Breastfeeding and Mixed Feeding Practices in Malawi: Timing, Reasons, Decision Makers, and Child Health Consequences
Food and Nutrition Bulletin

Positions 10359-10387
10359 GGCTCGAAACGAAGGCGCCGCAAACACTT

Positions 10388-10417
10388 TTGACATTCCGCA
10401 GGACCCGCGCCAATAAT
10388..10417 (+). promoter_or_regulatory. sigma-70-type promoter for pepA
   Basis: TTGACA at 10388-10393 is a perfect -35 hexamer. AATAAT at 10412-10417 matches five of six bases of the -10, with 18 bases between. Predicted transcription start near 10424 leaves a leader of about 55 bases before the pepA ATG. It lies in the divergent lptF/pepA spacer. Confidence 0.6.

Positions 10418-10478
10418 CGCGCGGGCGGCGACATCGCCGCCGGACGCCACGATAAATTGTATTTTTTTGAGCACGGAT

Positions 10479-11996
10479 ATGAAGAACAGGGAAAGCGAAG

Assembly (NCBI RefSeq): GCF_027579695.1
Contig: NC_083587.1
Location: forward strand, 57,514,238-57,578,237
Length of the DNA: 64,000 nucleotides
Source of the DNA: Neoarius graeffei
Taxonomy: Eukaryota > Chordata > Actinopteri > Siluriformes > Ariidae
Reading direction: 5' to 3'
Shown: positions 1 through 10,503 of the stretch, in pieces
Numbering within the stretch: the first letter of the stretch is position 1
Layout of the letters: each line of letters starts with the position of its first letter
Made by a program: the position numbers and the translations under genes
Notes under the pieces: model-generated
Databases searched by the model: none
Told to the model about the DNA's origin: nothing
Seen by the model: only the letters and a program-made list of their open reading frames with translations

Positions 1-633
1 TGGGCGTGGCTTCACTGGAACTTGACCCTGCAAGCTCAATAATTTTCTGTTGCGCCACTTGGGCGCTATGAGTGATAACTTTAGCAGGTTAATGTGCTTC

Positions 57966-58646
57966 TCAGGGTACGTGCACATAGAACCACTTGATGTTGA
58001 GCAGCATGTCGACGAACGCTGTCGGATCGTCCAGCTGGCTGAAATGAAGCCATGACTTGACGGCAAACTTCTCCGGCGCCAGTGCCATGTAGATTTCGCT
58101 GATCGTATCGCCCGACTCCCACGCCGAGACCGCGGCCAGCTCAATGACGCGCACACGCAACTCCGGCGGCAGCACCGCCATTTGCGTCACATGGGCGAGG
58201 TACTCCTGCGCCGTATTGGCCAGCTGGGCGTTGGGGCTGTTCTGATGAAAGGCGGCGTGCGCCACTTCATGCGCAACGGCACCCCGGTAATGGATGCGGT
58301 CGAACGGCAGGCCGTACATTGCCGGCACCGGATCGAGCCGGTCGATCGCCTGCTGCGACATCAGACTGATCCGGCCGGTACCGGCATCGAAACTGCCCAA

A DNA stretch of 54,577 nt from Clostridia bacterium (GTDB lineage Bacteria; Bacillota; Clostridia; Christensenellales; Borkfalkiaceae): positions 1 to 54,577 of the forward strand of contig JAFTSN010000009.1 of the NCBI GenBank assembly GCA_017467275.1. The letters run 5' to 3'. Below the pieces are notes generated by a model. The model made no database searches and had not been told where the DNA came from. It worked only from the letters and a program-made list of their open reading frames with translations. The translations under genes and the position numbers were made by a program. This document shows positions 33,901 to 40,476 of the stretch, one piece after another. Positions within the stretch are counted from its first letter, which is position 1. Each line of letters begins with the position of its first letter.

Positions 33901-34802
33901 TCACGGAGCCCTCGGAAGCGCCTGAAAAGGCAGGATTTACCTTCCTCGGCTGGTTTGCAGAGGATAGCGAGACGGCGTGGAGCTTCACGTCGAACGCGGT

Background. In order to effectively promote exclusive breastfeeding, it is important to first understand who makes child-care and child-feeding decisions, and why those decisions are made; as in most parts of the world, exclusive breastfeeding until 6 months of age is uncommon in Malawi. Objective. To characterize early infant foods in rural northern Malawi, who the decision-makers are, their motivation, and the consequences for child growth, in order to design a more effective program for improved child health and nutrition. Methods. In a rural area of northern Malawi, 160 caregivers of children 6 to 48 months of age were asked to recall the child’s age at introduction of 19 common early infant foods, who decided to introduce the food, and why. The heights and weights of the 160 children were measured. Results. Sixty-five percent of the children were given food in their first month, and only 4% of the children were exclusively breastfed for 6 months. Mzuwula and dawale (two herbal infusions), water, and porridge were common early foods. Grandmothers introduced mzuwula to protect the children from illness; other foods were usu- ally introduced by mothers or grandmothers in response to perceived hunger. The early introduction of porridge and dawale, but not mzuwula, was associated with worse anthropometric status. Mzuwula, which is not associated with poor growth, is usually made with boiled water and given in small amounts. Conversely, porridge, which is associated with poor child growth, is potentially contaminated and is served in larger amounts, which would displace breastmilk. Conclusions. Promoters of exclusive breastfeeding should target their messages to appropriate decision makers and consider targeting foods that are most harm- ful to child growth.